State Anthem of Meghalaya |

State Anthem of Meghalaya

In Context

∙ Marking Meghalaya’s 52nd statehood day on January 21 this year, the state government released an official state anthem.


∙ The anthem was not performed or played anywhere in the state on Republic Day.

∙ The government said that the anthem should not be played as the Standard Operating Procedure (SOP) for it is still being prepared. 

∙ Controversy: The two-minute-long anthem features segments in three languages – Khasi, Garo and English. 

∙ Soon after it was launched, there was a discontent over the Jaintia or Pnar language not being represented in it.

∙ On the other hand, the inclusion of English, the Jaintia Students’ Union accused the state government of “promoting a foreign language”, and said it should instead “include dialects of all three tribes – Khasi, Jaintia and Garo.”

Demography in Meghalaya

∙ Meghalaya is understood to have three major matrilineal communities – Khasis, Garos and Jaintias. 

∙ But the Jaintias are clubbed along with the Khasis in the state’s Scheduled Tribes (ST) list, along with tribes such as War, Bhoi and Lyngngam. 

∙ Together, they make up 14.1 lakh of the state’s population (based on 2011 Census data). 

∙ The Garos number around 8.21 lakh, with the state’s total population being 29.7 lakh.

Ethnic Groups in Meghalaya

∙ Meghalaya is inhabited by many distinct tribes, the most prominent being the Khasis, the Garos, and the Jaintias. 

∙ The Garos inhabit the western area, the central area by the Khasis and the eastern area by the Jaintias.

∙ The Khasis: ‘Hynniewtrep’ as they call themselves signifies ‘the seven huts’ which constitute about 50 percent of the population of the state.

∙ The Khasi tribe follow the culture, rituals and norms of matrilineal community.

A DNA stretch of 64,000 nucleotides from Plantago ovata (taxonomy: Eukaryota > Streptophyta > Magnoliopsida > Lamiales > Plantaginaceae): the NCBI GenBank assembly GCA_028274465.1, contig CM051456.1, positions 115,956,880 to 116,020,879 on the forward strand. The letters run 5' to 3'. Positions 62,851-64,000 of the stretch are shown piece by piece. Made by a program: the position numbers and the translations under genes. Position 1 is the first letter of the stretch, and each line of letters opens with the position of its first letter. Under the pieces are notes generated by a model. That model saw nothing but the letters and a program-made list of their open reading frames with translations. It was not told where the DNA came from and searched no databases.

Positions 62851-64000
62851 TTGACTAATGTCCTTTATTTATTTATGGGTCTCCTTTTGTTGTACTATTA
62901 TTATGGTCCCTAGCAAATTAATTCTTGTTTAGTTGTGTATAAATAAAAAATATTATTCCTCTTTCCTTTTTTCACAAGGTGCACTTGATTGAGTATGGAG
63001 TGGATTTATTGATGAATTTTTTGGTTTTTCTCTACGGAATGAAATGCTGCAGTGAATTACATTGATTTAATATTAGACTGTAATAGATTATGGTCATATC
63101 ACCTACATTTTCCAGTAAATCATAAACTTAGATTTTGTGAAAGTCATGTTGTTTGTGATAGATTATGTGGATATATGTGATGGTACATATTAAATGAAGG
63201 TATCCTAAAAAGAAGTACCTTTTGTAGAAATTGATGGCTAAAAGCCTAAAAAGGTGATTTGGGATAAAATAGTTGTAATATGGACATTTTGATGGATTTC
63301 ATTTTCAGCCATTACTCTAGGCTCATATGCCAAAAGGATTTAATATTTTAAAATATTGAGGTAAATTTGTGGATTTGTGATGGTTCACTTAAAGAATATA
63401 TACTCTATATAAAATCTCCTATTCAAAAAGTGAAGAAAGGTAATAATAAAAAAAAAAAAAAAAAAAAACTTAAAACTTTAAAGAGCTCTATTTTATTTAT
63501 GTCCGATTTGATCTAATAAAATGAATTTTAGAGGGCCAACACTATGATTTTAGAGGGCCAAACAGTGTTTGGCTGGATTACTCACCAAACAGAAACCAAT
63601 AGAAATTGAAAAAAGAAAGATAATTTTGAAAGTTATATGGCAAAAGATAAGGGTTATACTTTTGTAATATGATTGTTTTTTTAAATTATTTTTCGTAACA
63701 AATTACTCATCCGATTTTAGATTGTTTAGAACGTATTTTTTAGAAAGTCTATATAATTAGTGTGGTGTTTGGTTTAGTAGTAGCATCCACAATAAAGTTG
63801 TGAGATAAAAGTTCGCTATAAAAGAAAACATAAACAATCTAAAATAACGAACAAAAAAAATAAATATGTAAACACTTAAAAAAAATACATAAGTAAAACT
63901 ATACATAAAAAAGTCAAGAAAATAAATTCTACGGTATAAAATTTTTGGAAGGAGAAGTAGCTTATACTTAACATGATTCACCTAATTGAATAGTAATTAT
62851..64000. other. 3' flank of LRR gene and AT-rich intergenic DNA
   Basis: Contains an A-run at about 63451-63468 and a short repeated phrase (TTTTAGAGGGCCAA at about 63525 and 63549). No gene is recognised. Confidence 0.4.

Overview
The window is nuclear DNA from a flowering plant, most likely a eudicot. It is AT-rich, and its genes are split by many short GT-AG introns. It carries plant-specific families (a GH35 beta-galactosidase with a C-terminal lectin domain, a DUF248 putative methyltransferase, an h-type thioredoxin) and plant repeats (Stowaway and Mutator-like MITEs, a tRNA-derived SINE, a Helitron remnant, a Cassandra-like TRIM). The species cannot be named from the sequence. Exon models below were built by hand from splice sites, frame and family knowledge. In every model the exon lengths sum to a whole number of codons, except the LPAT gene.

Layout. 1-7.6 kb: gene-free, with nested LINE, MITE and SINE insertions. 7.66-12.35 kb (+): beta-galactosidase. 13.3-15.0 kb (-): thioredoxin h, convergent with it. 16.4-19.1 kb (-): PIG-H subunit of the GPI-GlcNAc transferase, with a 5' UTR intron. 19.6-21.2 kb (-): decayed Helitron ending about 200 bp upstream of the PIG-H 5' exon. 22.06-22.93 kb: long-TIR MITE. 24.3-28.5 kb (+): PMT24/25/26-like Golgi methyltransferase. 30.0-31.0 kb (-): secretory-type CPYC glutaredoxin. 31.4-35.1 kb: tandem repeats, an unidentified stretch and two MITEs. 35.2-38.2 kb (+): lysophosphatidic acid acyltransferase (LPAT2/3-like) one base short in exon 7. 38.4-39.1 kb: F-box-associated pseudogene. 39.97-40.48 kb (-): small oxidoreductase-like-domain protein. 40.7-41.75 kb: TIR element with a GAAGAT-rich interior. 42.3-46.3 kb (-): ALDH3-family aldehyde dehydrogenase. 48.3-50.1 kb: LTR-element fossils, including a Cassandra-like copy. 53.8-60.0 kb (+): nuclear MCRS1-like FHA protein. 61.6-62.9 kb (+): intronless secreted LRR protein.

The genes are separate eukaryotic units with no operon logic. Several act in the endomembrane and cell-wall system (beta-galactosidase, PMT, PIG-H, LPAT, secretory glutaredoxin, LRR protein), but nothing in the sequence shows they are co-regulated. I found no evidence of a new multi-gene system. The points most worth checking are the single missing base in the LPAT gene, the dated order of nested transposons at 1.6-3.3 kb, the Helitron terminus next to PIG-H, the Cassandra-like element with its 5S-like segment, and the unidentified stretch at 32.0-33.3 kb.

∙ The Garos: They are habitants of Garo Hills and call themselves Achik-mande.

∙ In the Garo language ‘achik’ means ‘hills’ and ‘mande’ means ‘man’. Hence, Achik-mande means the hill-people. 

∙ The Garos are also one of the few tribes in the world who follow a matrilineal societal system.

∙ The Jaintias: This tribe is also called Pnar or Synteng. They belong to the Hynniewtrep sect of the Austric race whose kingdom was the oldest and most widely spread around Jaintia Hills.

∙ Like the other two, this tribe also is matrilineal where the youngest daughter of the family inherits the family property. 

Meghalaya State Language Act of 2005

∙ The Government has said that the anthem’s languages were selected based on the Meghalaya State Language Act of 2005.

∙ The Act designated English as the state’s official language and also designated Khasi as the ‘Associate Official Language’ for all purposes in the districts of East Khasi Hills, West Khasi Hills, South West Khasi Hills, East Jaintia Hills, West Jaintia Hills and Ri Bhoi.

∙ Garo language was given the same status in the districts of East Garo Hills, West Garo Hills, South Garo Hills, North Garo Hills and South West Garo Hills.

Lakhpati Didi Scheme

Syllabus: GS2/Government Policies and Interventions

Prelims + Mains


∙ With the aim of creating two crore women entrepreneurs in villages, the Union Finance Minister announced expansion of the Lakhpati Didi Scheme in her Interim Budget 2024–25 speech.

∙ The interim budget proposes to increase the number of beneficiaries to three crore from 2 crore.

Lakhpati Didi Scheme

∙ Launched: December 2023

∙ Aim:  To financially empower women in rural areas and promote their entrepreneurial spirit. 

Key Features:

∙ Target beneficiaries: Women members of existing or newly formed SHGs in rural areas.

∙ Participants in the Scheme must be active members of self-help groups.

∙ Documents required: Domicile certificate, Aadhar card, Ration card, Proof of income and Bank details.

∙ Financial assistance: Interest-free loan of Rs. 5 lakh per SHG for initiating or expanding income-generating activities.

∙ Skill training: Skill development programs in various areas like tailoring, food processing, animal husbandry, etc., based on local needs and market potential.

∙ Market linkages: Connecting SHGs with markets through fairs, exhibitions, and digital platforms.


∙ Increase in income: Help women earn a sustainable income of at least Rs. 1 lakh annually per household.

∙ Financial inclusion: Bring more women into the formal financial system by encouraging them to join self-help groups (SHGs).

∙ Skill development: Provide skill training to women entrepreneurs to improve their business capabilities.∙ Women empowerment: Create a network of successful women entrepreneurs who can inspire and support others

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